ACLU Gets Involved in Iowa City Red-Light Camera Battle

By Gregg Hennigan, Reporter

A Gatso USA systems engineer makes adjustments to the red light camera aimed at the northbound lanes at the intersection of Edgewood Rd. NE and 42nd St. NE on Thursday, April 8, 2010, in northeast Cedar Rapids. (Jim Slosiarek/The Gazette)


By Belinda Yeung

IOWA CITY, Iowa — Two Iowa City residents are making a third attempt to essentially ban red-light cameras in Iowa City, and this time they have the backing of the American Civil Liberties Union of Iowa.

Aleksey Gurtovoy and Martha Hampel on Friday filed an affidavit to start what they consider an initiative that ultimately could let voters decide whether the controversial traffic-enforcement cameras can go up. At the same time, the ACLU submitted to the City Council a legal argument in support of the pair's effort.

Iowa City does not yet have cameras installed, but the City Council earlier this year approved an ordinance allowing them, and city staffers are in the process of working out the details to get the cameras up.

Gurtovoy and Hampel twice this past summer filed what they considered affidavits for an initiative, but each time City Attorney Eleanor Dilkes said the wording made it a referendum.

The difference matters.

An initiative proposes a measure for the City Council's consideration.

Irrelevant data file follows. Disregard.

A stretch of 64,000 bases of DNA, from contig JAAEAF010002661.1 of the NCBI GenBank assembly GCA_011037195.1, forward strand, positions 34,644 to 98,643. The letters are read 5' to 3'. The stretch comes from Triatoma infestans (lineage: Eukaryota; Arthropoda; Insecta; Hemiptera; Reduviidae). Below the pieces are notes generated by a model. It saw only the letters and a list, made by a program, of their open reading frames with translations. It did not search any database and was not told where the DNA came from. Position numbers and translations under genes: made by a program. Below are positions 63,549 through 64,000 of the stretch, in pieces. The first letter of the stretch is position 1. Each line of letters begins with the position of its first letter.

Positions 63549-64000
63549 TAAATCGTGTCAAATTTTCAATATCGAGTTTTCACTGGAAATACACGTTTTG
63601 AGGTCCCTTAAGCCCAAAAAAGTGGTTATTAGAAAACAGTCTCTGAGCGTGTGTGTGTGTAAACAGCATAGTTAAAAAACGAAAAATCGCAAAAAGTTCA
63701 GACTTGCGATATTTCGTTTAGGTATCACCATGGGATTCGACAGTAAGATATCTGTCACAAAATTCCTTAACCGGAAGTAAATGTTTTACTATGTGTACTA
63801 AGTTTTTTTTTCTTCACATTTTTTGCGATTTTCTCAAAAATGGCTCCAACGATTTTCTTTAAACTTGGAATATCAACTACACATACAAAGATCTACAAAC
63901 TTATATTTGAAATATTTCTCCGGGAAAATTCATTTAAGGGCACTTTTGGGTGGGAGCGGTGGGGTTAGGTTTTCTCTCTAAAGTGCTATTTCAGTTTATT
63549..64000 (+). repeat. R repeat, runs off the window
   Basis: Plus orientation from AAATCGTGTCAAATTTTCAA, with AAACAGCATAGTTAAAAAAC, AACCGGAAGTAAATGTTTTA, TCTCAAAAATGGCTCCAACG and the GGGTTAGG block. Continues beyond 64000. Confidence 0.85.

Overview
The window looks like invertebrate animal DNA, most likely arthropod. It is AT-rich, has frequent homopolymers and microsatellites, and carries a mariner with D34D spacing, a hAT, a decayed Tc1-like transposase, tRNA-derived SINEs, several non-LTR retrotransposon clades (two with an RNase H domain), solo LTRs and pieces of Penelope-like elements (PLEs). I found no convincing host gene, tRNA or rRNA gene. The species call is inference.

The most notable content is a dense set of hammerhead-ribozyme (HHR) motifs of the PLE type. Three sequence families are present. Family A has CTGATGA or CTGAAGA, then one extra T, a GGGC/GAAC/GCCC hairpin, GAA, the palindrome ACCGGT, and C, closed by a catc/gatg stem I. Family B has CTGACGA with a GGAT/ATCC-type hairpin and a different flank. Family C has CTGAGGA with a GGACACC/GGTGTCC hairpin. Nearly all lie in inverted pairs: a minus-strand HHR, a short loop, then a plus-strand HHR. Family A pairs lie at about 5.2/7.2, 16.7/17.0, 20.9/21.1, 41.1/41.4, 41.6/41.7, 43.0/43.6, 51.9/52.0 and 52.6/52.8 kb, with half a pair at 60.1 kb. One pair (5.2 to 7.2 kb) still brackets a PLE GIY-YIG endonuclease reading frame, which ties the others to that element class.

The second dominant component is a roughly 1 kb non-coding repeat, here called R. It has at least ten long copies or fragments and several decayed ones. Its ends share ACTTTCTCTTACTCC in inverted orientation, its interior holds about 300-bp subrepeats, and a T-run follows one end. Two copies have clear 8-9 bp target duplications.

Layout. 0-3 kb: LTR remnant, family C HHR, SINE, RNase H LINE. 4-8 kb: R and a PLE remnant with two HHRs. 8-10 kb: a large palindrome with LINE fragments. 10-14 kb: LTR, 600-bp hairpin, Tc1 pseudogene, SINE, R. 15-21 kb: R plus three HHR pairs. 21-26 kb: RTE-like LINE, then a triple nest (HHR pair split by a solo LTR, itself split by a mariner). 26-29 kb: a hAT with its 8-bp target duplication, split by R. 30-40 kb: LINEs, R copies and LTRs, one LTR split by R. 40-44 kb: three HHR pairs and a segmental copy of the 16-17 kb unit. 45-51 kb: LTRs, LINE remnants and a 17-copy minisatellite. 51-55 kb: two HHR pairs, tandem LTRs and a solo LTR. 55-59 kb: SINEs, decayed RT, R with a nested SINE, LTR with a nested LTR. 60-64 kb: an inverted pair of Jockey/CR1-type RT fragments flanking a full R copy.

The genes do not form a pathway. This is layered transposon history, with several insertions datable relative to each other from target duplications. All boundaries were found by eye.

A referendum requires the council to reconsider an existing measure, and the city charter says a referendum petition must be filed within 60 days of the final adoption of the measure or more than two years after adoption. The City Council approved the camera ordinance in February.

In both an initiative and a referendum, if the council does not take the requested action, the proposal goes to the public for a vote.

The ACLU, in a letter to the City Council Friday, argued that Gurtovoy and Hampel are seeking an initiative and cited sections of the city charter and court cases.

Gurtovoy’s and Hampel’s effort actually goes beyond red-light cameras. They propose a new city ordinance that would ban the use of any traffic surveillance system or device unless it is being used by a police officer and that officer writes the ticket for a violation. That would include restricting traffic-enforcement cameras, drones and automatic license-plate recognition systems.

The appeal of traffic-enforcement cameras for cities is that police officers do not need to be stationed at them, so the proposed ordinance presumably would discourage their use.

With a valid affidavit, it would still take the signatures of at least 2,500 registered voters to require the council to act.

Dilkes told the ACLU on Friday that because the affidavit had been filed, the city charter gave Gurtovoy and Hampel six months to collect signatures.

The ACLU sent out a second news release saying their clients “will be allowed to proceed with an initiative.”

In an interview, however, Dilkes said she had not changed her mind on the initiative-referendum question. She said she simply wanted to tell the ACLU the clock had started ticking on collecting signatures.

Dilkes said she needs more time to review the ACLU's letter and for now her previous opinions on the matter stand.

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